A band of do-it-yourselfers locked out of a big Williamsburg arts center that shuttered suddenly earlier this month are striking out on their own and trying to form a cooperative, member-owned organization that will allow them to make snow globes, build stringed instruments, and forge samurai swords to their hearts’ content.
The craft hub Third Ward closed abruptly on Oct. 10 after seven years in operation, leaving artists who rented studio space there and hundreds of students and teachers in the lurch and snubbed on refunds. But in the days that followed, some of those caulk-and-viola refugees joined forces to try to assemble the community art shop of their dreams.
“We want to build this strong from the foundation so that it will be long-lasting and accountable to the community,” said former Third Ward member Victoria Valencia, who is spearheading the new co-op project with a dozen or so people.
The plan came out of an ad hoc group called Save Third Ward that formed the day the Morgan Avenue space closed its doors without warning, citing financial trouble, leaving some of them out hundreds of dollars, but the group has already outgrown its titular mission.
The plucky power-tool fans do not yet have a physical space for the co-op. First, they are focusing on recruiting people to help them develop a business plan, but they are shooting to launch the project by early next year. The goal is to keep the communitarian spirit of Third Ward alive but without the for-profit model and hierarchy.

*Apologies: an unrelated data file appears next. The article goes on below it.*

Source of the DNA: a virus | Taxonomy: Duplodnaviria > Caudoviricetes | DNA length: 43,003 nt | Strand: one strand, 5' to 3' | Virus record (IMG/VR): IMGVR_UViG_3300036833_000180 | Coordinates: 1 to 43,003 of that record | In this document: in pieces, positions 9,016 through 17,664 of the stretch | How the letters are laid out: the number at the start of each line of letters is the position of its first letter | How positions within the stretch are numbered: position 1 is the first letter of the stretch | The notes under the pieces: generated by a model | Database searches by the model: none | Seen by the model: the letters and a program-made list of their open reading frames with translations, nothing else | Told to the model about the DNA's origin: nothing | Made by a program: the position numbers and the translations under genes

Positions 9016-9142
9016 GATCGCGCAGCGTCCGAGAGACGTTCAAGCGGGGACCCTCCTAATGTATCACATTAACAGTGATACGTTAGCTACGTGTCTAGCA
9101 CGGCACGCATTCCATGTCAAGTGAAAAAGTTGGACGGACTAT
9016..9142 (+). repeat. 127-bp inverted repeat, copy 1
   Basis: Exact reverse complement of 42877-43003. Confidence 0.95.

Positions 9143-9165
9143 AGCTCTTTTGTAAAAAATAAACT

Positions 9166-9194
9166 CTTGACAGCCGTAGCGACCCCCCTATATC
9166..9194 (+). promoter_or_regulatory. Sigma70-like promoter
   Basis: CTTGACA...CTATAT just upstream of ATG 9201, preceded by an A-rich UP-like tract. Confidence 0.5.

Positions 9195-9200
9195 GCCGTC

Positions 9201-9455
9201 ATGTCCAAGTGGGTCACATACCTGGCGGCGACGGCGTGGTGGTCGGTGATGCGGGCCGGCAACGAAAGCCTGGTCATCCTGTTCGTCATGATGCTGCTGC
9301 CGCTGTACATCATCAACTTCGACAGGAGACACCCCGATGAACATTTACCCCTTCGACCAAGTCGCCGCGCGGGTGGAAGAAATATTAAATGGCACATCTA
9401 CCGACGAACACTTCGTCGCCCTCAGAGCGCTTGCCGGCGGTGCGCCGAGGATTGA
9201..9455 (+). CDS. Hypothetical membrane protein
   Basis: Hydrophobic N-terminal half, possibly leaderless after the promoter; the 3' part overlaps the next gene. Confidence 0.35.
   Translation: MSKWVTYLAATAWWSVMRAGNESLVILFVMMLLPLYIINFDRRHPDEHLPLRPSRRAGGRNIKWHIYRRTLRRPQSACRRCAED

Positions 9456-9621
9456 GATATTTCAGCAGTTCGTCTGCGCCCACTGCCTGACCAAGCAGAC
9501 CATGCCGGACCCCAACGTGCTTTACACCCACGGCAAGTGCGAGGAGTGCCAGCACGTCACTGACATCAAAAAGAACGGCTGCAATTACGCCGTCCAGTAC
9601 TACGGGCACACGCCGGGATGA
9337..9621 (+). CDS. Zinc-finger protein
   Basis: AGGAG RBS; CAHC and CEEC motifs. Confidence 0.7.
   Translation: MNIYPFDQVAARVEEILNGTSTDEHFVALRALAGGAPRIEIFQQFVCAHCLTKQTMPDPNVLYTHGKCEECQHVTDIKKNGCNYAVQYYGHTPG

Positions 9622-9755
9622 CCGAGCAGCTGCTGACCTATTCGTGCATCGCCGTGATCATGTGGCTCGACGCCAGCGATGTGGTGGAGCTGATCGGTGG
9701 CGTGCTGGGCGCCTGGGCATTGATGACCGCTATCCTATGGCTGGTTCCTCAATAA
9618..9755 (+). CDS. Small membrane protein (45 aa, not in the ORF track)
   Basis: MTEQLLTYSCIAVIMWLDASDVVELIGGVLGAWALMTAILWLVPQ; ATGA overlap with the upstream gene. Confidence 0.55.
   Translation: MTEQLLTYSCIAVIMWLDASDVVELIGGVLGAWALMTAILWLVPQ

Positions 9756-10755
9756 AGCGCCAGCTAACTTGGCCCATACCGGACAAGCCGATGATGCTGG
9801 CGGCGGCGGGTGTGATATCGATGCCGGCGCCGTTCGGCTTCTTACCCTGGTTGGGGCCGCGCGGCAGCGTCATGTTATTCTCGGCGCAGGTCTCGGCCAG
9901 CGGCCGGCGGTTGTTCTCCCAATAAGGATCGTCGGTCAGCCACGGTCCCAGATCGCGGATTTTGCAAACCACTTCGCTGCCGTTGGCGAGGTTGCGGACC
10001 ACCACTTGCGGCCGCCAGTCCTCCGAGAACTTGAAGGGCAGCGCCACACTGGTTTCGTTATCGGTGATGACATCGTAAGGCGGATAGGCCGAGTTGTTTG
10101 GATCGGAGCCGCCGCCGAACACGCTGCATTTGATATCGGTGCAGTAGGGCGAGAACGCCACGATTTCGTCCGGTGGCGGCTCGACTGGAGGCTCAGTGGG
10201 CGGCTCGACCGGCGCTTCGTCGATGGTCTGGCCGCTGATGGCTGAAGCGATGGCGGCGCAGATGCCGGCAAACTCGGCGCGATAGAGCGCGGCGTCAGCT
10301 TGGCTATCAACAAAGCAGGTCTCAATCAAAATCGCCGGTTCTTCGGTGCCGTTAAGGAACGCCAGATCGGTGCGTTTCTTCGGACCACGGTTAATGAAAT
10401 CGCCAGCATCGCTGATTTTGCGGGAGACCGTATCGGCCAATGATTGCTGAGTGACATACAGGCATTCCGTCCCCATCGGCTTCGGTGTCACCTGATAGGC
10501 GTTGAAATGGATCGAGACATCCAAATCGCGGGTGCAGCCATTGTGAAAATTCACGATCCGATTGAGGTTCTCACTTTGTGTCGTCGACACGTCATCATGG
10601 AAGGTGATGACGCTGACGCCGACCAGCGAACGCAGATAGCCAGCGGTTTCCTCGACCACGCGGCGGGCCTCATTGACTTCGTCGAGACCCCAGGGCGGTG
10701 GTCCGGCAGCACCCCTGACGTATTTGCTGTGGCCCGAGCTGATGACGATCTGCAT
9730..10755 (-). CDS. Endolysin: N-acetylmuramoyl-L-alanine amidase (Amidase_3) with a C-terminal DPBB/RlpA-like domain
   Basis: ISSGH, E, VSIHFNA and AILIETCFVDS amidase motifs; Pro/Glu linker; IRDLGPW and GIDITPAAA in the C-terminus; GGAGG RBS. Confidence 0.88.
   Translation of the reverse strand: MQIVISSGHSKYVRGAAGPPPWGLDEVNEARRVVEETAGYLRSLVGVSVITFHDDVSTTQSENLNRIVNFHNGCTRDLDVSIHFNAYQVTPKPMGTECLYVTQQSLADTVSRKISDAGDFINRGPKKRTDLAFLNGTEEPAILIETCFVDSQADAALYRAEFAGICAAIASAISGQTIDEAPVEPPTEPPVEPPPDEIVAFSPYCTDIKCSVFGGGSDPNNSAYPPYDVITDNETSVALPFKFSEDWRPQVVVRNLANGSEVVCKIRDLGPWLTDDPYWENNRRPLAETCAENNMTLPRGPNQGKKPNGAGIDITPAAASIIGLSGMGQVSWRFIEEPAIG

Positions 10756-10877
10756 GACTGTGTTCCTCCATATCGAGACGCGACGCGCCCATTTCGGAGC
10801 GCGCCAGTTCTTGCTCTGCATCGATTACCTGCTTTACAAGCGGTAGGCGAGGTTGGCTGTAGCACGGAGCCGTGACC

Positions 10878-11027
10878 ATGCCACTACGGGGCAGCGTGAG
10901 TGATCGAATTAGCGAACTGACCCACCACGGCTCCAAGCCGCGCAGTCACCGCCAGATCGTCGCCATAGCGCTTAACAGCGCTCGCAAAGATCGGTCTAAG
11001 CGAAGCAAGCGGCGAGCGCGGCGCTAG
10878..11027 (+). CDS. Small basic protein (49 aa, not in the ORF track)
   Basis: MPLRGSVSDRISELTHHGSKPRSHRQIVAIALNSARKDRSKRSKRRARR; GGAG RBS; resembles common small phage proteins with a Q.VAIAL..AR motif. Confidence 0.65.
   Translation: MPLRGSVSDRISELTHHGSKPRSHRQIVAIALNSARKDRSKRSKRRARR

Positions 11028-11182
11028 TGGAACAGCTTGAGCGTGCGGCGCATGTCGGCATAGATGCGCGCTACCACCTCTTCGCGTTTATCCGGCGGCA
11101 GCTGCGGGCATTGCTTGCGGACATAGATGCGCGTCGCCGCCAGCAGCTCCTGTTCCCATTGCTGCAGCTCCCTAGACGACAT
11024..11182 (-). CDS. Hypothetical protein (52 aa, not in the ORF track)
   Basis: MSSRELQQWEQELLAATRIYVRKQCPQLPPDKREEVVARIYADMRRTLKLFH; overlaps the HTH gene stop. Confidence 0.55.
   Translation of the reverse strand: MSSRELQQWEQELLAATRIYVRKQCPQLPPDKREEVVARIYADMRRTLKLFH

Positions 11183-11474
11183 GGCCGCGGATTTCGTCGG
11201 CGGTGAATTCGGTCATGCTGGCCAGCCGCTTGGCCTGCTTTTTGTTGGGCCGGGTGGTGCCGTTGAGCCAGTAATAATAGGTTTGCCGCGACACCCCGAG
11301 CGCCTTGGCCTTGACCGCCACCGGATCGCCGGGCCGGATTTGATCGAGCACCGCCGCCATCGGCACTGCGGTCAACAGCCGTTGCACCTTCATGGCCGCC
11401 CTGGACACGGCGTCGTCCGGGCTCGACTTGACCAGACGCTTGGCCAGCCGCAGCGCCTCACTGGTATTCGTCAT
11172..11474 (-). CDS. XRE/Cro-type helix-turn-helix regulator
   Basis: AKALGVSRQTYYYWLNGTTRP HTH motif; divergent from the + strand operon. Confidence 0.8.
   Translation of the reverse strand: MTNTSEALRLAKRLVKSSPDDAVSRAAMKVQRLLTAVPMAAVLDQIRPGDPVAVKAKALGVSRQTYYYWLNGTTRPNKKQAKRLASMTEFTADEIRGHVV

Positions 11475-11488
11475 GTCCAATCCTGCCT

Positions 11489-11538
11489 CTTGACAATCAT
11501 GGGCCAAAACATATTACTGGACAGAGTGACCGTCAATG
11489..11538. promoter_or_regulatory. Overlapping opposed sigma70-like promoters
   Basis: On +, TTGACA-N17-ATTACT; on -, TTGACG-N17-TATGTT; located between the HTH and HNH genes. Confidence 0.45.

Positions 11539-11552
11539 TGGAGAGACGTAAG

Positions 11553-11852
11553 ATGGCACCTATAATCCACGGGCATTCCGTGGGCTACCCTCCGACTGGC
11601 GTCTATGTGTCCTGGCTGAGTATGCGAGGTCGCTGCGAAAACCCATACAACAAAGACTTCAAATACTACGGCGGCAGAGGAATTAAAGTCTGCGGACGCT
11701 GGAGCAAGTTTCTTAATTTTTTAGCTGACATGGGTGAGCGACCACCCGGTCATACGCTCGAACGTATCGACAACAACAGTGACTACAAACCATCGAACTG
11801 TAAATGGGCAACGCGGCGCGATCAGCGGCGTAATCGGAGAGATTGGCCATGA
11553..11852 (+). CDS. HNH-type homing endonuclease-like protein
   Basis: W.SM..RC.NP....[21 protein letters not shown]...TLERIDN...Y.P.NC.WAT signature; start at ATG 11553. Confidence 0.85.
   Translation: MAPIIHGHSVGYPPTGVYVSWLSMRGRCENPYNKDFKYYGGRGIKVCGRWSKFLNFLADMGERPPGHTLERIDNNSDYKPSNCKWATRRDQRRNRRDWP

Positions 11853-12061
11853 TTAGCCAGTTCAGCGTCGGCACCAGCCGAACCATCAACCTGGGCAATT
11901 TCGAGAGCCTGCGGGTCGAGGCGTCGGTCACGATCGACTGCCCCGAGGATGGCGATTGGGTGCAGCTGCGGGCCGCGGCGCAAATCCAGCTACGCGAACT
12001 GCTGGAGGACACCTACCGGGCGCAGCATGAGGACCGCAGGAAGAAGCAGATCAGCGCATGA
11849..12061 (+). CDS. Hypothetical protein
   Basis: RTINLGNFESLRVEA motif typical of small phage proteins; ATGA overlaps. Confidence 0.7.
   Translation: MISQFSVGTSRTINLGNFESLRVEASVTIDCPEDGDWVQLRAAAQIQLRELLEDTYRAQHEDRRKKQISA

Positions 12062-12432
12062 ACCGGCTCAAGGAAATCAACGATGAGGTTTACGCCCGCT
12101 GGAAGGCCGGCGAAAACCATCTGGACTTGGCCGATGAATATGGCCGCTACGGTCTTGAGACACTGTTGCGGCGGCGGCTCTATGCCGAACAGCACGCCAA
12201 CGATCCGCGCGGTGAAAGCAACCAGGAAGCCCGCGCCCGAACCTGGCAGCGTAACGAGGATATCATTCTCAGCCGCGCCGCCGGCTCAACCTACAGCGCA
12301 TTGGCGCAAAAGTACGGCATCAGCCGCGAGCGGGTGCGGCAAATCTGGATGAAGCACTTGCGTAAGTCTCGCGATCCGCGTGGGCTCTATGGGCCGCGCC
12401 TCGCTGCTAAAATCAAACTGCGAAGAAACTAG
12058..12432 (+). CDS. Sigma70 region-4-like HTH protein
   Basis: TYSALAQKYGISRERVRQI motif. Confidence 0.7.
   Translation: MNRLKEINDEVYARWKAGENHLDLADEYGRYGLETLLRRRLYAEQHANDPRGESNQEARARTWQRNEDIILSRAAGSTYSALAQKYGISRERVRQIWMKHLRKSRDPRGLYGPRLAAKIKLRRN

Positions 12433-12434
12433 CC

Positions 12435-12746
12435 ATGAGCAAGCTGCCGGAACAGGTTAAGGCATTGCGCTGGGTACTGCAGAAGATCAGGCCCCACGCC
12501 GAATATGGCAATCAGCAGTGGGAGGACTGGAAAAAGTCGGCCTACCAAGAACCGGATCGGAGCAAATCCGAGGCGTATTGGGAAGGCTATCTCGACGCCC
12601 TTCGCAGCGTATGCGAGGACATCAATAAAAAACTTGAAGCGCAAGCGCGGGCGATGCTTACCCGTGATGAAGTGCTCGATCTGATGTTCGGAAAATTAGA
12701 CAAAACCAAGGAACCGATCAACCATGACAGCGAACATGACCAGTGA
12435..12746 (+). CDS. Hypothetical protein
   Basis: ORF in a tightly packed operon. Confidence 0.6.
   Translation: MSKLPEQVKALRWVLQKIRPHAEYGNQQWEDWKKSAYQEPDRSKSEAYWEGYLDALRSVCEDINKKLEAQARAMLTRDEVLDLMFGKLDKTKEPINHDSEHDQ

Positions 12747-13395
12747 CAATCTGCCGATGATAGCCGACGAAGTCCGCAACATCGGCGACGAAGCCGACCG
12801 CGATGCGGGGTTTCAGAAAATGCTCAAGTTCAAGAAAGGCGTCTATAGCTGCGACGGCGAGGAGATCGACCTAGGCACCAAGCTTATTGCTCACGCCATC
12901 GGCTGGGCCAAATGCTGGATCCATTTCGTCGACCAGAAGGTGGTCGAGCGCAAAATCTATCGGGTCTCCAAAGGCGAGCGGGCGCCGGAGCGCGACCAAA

“Third Ward built a lot of connections and friendships that changed people’s lives,” said Launa Eddy, another former Third Ward member working on the new co-op. “We want to keep that going in another space and do it right so that it’s sustainable.”
Other former Third Warders are also seeking community but see the shuttering as an opportunity to branch out rather than trying to recreate the old facility.
Robin Grearson, a former instructor at the complex, left last year after she says management started paying the teachers on a commission-only basis, meaning their paychecks fluctuated depending on how many students were in a class. When the place shut down, she vowed to help the displaced stuff-makers find other outlets.
“When it closed the way it did, I was offended,” Grearson said. “[The people running Third Ward] had marketed themselves as a community, but when it came down to it, they treated people so poorly.”
Grearson hosted a networking night on Wednesday at the Brooklyn Brewery for people shut out of Third Ward and invited representatives from about two dozen arts groups to talk about what they have to offer. Approximately 200 folks turned out and many in attendance at the event say the end of Third Ward will actually benefit the arts community because it has forced crafts-people to network with each other and move on to different projects.
“Now people will be scattered throughout all of these awesome organizations,” Grearson said.